Again, I couldn't say. I don't make it a habit of asking other people what they think of me. I do make an effort to exhibit various virtues, so I'd hope people view me as reasonable, honest, productive and as having integrity. One of the ways I try to engage in activism is simply by living well as a "public Objectivist". It's a small-scale form of battlespace preparation. When people I know read something inaccurate about Objectivism, I want them to think "But Kyle is an Objectivist and he isn't like that."

What do most people you interact with know about Objectivism at first blush? (For instance, are people more aware of Rand's personality, the 'cult' stereotype, the issues with the Brandens, etc.)

I had a co-worker, on finding out that I'm an Objectivist, ask me about Rand's ethics. He knew she advocated selfishness and just couldn't integrate that with his understanding of morality. He wanted me to 'square the circle', so to speak. We had a brief conversation and I lent him a couple of introductory-level pamphlets. We need to have a further discussion at some point, but we're both very busy people.

I view this sort of thing as positive, in that what he had heard about Rand was actually correct.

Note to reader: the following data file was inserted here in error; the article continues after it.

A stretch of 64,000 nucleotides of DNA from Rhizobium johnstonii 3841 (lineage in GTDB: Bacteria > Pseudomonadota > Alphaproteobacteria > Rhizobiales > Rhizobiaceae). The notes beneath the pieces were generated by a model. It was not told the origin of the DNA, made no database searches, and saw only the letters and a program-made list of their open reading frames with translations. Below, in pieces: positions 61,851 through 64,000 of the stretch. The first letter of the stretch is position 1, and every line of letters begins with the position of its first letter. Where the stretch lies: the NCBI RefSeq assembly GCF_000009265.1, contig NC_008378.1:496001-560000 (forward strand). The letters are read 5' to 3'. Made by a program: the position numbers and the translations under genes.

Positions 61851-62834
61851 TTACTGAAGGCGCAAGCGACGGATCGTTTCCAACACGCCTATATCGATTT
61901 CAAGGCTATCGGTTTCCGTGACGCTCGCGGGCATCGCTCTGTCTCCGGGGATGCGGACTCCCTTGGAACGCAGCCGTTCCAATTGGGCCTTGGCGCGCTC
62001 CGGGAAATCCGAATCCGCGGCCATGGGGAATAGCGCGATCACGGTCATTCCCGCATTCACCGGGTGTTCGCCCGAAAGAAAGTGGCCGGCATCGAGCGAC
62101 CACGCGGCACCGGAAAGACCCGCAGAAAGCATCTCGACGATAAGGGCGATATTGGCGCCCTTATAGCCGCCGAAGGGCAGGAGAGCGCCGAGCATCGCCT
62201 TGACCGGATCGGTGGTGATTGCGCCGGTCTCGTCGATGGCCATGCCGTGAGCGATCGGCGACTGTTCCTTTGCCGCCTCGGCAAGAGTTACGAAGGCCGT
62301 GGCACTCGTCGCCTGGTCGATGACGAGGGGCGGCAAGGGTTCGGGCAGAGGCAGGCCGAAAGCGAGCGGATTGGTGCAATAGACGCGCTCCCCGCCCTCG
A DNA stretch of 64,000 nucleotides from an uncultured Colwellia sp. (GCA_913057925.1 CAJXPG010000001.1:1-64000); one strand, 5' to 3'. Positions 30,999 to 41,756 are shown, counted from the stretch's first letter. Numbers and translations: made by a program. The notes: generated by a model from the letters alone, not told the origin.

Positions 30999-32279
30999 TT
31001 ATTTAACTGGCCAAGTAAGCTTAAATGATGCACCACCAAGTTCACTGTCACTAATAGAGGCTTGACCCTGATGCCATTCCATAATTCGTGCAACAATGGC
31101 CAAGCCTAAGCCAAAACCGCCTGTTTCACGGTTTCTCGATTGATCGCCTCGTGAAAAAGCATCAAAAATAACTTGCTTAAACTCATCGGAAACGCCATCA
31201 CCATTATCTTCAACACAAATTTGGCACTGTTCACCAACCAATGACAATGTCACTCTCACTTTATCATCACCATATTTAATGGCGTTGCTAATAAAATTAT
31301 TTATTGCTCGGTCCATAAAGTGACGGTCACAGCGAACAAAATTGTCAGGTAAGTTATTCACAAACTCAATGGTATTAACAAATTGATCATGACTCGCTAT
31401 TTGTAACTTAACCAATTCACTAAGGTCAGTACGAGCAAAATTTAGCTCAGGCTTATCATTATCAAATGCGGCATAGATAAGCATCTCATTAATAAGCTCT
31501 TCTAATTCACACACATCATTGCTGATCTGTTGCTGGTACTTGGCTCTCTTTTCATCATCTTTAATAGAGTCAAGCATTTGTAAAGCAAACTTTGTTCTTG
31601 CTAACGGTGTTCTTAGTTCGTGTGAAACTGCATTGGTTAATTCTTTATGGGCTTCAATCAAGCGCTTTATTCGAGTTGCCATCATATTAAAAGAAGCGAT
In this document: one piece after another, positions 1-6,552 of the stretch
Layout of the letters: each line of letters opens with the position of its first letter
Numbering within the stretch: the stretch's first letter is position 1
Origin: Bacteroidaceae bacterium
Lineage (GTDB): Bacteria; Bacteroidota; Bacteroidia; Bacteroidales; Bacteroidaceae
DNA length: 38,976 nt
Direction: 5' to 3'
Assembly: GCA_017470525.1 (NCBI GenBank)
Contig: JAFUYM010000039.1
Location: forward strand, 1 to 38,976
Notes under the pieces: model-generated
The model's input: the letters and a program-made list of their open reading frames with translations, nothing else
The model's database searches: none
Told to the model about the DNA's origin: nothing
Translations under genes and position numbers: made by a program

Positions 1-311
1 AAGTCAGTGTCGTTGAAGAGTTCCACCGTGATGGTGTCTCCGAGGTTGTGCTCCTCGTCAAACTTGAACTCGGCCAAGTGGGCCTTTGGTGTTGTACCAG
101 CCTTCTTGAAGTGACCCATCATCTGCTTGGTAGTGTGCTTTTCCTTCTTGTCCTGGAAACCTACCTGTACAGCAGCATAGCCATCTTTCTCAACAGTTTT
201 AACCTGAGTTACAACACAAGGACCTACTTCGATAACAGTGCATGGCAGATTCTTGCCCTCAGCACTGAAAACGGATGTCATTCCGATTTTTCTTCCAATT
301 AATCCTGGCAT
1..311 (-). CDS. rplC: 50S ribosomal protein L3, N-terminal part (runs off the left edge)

Lastly do you think positive "advertising", if you will, would have be of any value, and if so how would you suggest going about it?

I think "negative advertising" does a lot of damage. There are many people whose only exposure to Objectivism came in the form of rationalistic ranting from a college freshman sitting in the back of an intro-to-philosophy course, or from half-baked debates on Usenet. If that's their only experience with the philosophy, can they really be blamed for calling it "simplistic" and "the philosophy of high school seniors"?

When I engage in intellectual activism, I always have that image of the rationalistic ranting "Randroid" in the back of my mind as the stereotype to avoid at all costs. Objectivism is a philosophy for living well, achieving happiness on Earth. The best advertising it can get is from people who actually are using it for its intended purpose -- living well and being happy. Most people want to be happy and successful, and if you are they'll be receptive to learning your "secret". (And people who aren't interested in being happy and successful are not likely to become Objectivists in any case.)

Link to post
Share on other sites

Join the conversation

You can post now and register later. If you have an account, sign in now to post with your account.

Guest
Reply to this topic...

×   Pasted as rich text.   Paste as plain text instead

  Only 75 emoji are allowed.

×   Your link has been automatically embedded.   Display as a link instead

×   Your previous content has been restored.   Clear editor

×   You cannot paste images directly. Upload or insert images from URL.

Loading...
  • Recently Browsing   0 members

    No registered users viewing this page.

×
×
  • Create New...